• -SeedingPostponed   This parameter can be used to skip the initial seeding of the SCR target. If this parameter is used, the administrator must manually seed the SCR target using the Update-StorageGroupCopy cmdlet. This parameter is available only with the Enable-StorageGroupCopy cmdlet. It is not available with the New-StorageGroup cmdlet because no source database exists at this point.

    importantImportant:
    To change the replay or truncation delay settings, you must first disable SCR and then enable SCR using the new values for these settings.

In addition to the administrator-configured delay of replay that is specified using the ReplayLagTime parameter, Exchange also prevents a fixed number of log files from being replayed on an SCR target, regardless of the value for ReplayLagTime, using the following formula:

Maximum of ("value of ReplayLagTime" or "X log files")

where X=50. This is an additional safeguard against the need to reseed a storage group in situations when an SCR source that is in a continuous replication environment, for example, local continuous replication (LCR) or cluster continuous replication (CCR), experiences a lossy failover and is brought online using the Restore-StorageGroupCopy cmdlet. By delaying replay activity on the SCR targets, when a lossy failover for an SCR source occurs, the chances of needing to reseed the SCR copies are minimized because the nature of the data loss on the SCR source puts the two copies closer together in time.

importantImportant:
The built-in lag time of 50 log files, and the value of the ReplayLagTime parameter has implications for the creation of the initial SCR target database. An SCR target database will not be created until 50 transaction log files have been replicated to the SCR target computer, and until the time period specified by ReplayLagTime (or the default ReplayLagTime of 24 hours) has elapsed.

When you enable SCR for a storage group, a copy of the storage group (system files, log files, and database file) is automatically created and maintained on the SCR target computer, using the same paths as the storage group on the SCR source.

After SCR has been enabled, we recommend monitoring the health and status for each storage group using the Test-ReplicationHealth cmdlet. For detailed steps about how to enable SCR, see How to Enable Standby Continuous Replication for an Existing Storage Group and How to Enable Standby Continuous Replication for a New Storage Group.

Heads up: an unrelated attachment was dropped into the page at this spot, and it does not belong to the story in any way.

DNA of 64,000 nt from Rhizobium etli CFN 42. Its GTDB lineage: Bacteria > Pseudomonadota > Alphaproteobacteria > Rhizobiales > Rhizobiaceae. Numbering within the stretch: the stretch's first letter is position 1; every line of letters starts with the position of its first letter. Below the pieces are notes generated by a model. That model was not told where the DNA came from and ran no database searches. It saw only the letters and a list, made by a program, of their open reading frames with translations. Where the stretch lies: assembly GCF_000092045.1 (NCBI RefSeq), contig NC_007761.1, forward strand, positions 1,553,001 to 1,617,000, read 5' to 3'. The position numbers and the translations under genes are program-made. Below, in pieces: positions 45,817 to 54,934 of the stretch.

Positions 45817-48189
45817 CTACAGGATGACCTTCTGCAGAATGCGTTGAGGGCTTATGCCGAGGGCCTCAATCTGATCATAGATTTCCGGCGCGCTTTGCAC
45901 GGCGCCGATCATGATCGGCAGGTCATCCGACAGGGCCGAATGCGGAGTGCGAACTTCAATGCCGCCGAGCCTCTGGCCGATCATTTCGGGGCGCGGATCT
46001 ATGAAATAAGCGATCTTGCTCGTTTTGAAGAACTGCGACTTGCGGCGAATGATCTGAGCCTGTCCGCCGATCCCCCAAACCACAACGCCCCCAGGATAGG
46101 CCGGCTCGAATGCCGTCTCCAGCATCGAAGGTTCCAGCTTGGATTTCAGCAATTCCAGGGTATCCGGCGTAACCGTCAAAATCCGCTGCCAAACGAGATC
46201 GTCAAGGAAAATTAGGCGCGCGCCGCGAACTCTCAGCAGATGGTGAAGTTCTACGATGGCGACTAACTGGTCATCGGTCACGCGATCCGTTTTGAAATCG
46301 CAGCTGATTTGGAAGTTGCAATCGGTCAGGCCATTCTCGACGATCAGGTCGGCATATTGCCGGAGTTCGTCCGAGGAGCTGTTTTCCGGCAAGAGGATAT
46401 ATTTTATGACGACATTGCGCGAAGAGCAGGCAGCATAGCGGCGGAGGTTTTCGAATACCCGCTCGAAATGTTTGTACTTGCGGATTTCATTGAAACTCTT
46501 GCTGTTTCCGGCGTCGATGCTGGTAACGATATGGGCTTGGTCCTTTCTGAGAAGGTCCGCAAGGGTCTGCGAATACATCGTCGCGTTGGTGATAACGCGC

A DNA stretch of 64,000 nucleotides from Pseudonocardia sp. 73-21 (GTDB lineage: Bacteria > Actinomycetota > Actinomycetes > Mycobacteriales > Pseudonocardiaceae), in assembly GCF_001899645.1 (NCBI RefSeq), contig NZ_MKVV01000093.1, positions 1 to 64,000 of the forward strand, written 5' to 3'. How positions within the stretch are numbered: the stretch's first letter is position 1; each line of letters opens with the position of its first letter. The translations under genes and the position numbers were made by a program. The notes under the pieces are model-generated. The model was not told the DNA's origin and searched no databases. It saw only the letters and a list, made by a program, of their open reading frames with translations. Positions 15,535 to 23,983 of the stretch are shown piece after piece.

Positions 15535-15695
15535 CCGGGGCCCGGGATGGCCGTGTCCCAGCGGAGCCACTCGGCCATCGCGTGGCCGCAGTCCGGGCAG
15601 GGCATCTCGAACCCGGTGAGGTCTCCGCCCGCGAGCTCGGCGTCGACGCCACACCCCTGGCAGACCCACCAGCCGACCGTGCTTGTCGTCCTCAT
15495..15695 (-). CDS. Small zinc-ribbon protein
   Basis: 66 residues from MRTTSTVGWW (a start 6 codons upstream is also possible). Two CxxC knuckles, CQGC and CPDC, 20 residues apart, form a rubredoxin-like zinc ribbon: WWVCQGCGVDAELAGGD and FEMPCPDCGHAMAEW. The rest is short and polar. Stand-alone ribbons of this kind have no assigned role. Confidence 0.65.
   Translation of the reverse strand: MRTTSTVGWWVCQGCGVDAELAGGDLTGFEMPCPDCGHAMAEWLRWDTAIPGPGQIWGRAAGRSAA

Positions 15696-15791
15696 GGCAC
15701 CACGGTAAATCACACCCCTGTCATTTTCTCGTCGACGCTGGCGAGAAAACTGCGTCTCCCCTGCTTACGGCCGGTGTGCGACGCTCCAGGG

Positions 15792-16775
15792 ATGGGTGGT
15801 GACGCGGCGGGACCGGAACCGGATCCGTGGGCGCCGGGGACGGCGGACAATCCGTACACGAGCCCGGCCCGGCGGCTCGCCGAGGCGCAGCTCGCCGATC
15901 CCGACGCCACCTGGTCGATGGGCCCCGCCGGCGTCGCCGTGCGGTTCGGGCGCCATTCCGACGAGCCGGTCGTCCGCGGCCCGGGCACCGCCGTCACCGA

Because you cannot make backups of an SCR target database, SCR log truncation is not based on backup times. Instead, log truncation is determined by the checkpoint at the SCR source and the value for TruncationLagTime.

If the SCR source is a clustered mailbox server (CMS) in a CCR environment, the log truncation logic includes successfully copying and inspecting the log files by all SCR targets. This means that if an SCR target is not available, log truncation does not occur on the SCR source even if backups are taken.

In an SCR environment, an SCR target that is disabled and then enabled again may not need to be reseeded if all of the required log files are available, based on the following:

  • If circular logging is enabled for the storage group, log deletion will result in the enabled SCR target requiring a reseed due to gaps in the log sequence.

  • If a backup is taken that includes log file truncation, log deletion will result in the enabled SCR target requiring a reseed due to gaps in the log sequence.

If log files are not truncated via either of the preceding means, disabling and then enabling SCR should not require a reseed. In this case, log files at the SCR target will need to be deleted, but they will be replicated again from the SCR source.

If you plan on enabling an SCR target that was previously disabled, as a best practice, we recommend not performing any log truncating operations (for example, enabling circular logging or performing log truncating backups) until the SCR target is enabled and the configuration change that required the enabling has replicated throughout Active Directory.

SCR is disabled only by using the Disable-StorageGroupCopy cmdlet and the StandbyMachine parameter. When disabling SCR, it is important that you include the appropriate value for the StandbyMachine parameter. If the SCR source storage group also has LCR enabled and you do not include the StandbyMachine parameter as part of this command, LCR will be disabled for the storage group.